There are three issues with deciding when to exercise the options:
- Taxes – obviously they should be minimized.
- Risk – given that most folks already have extensive exposure to their employers (through their human capital if nothing else) options should frequently be exercised quickly.
- Return – since the value of an option is comprised of both intrinsic value and time value, and the expirations of these options are frequently very long term, exercising early extinguishes all of the time value.
Let me dilate on that last point. For a call option, the Black-Scholes option pricing model determines the value by looking at (among other things) the time until expiration and the volatility of the underlying security. For a volatile stock with a long dated option, the time value can be significant. The only time a call option should be exercised prior to maturity (to maximize return) is if it is deep in-the-money (little leverage vs. owning it outright) and the stock pays a dividend (which you don’t get on the option). In that case, the optimal time to exercise would be immediately prior to the ex-dividend date.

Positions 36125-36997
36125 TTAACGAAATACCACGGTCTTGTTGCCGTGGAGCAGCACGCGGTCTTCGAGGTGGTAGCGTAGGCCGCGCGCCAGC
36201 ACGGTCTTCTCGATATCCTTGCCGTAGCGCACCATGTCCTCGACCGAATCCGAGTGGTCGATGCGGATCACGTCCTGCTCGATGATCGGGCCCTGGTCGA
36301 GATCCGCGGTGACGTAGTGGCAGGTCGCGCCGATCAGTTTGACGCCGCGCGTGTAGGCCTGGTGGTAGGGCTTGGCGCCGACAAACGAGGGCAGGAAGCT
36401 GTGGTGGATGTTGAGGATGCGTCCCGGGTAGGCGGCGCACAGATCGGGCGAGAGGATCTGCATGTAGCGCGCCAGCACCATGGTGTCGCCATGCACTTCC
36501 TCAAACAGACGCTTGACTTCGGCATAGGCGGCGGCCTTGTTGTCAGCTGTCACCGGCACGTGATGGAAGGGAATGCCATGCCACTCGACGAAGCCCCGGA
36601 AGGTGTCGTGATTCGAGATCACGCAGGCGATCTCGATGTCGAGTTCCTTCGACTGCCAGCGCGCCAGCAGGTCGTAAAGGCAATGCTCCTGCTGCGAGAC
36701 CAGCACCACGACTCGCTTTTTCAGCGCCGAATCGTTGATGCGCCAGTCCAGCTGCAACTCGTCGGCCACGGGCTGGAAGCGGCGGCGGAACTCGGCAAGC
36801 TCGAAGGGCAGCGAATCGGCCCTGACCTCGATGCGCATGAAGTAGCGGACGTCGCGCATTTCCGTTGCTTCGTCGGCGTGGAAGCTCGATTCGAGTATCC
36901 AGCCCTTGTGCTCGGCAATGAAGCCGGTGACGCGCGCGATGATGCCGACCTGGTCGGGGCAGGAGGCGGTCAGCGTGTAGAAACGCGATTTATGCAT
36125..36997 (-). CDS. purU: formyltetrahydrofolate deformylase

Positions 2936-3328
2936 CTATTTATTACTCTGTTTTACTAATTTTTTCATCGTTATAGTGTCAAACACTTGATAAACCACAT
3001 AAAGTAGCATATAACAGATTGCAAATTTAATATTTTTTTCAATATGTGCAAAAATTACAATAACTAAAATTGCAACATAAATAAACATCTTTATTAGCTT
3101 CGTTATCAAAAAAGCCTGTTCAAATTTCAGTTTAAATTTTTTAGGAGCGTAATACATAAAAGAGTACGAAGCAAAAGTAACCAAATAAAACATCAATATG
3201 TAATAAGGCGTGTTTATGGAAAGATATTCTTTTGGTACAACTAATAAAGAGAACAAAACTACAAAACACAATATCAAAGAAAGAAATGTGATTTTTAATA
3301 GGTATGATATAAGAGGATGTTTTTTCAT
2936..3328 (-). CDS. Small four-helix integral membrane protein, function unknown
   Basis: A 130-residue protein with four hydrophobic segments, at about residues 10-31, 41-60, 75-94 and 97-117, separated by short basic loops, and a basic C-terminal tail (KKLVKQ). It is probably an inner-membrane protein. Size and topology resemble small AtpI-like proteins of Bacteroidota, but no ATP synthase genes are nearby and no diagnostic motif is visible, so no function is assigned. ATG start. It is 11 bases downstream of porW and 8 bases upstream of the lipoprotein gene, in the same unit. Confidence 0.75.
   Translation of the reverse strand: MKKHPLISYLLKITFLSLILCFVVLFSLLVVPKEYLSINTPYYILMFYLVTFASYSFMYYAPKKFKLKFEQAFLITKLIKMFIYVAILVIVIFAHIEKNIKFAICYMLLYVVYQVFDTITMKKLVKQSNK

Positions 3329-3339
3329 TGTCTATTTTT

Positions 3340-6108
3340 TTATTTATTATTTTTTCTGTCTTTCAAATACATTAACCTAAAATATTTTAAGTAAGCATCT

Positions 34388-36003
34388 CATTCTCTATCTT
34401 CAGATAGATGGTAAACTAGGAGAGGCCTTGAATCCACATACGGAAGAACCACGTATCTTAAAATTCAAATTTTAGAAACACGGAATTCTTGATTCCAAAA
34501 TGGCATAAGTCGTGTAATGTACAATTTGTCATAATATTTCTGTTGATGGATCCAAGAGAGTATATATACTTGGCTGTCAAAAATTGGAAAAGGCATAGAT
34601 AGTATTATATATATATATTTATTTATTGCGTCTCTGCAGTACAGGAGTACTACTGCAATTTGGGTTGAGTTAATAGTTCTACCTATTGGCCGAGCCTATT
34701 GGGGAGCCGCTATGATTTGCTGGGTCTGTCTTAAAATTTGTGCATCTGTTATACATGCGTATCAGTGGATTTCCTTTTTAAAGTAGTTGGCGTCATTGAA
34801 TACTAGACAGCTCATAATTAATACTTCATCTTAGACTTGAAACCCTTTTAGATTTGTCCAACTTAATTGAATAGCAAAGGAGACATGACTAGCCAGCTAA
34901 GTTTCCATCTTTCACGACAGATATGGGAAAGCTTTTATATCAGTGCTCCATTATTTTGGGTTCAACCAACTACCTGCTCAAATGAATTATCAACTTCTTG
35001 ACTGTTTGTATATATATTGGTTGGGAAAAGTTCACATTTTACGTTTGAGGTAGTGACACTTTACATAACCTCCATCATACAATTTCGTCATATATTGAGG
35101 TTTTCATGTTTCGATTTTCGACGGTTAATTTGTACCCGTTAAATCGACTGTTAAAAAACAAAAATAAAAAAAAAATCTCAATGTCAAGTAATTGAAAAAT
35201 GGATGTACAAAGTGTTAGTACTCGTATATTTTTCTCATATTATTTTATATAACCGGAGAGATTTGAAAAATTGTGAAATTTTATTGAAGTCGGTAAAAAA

To quantify this see this spreadsheet calculator I built. For example, suppose an employee has just been issued an at-the-money option on a stock that pays no dividend. The option has 10 years until expiration (he or she likely wouldn’t be vested in that yet of course). Suppose the risk-free rate is 2% and the volatility of the underlying stock is 20%. The value of the option as most people think of it is zero – it is at-the-money not in-the-money – but the actual value is about 33% of the value of owning the stock outright. Suppose five years go by, and the stock is up 50%. Most folks would be inclined to exercise, but the option is worth about 26% more than just the intrinsic value! Exercising loses all of that 26%. Of course, the return considerations I mentioned are frequently trumped by the risk issues and influenced by the tax issues. All three factors are important.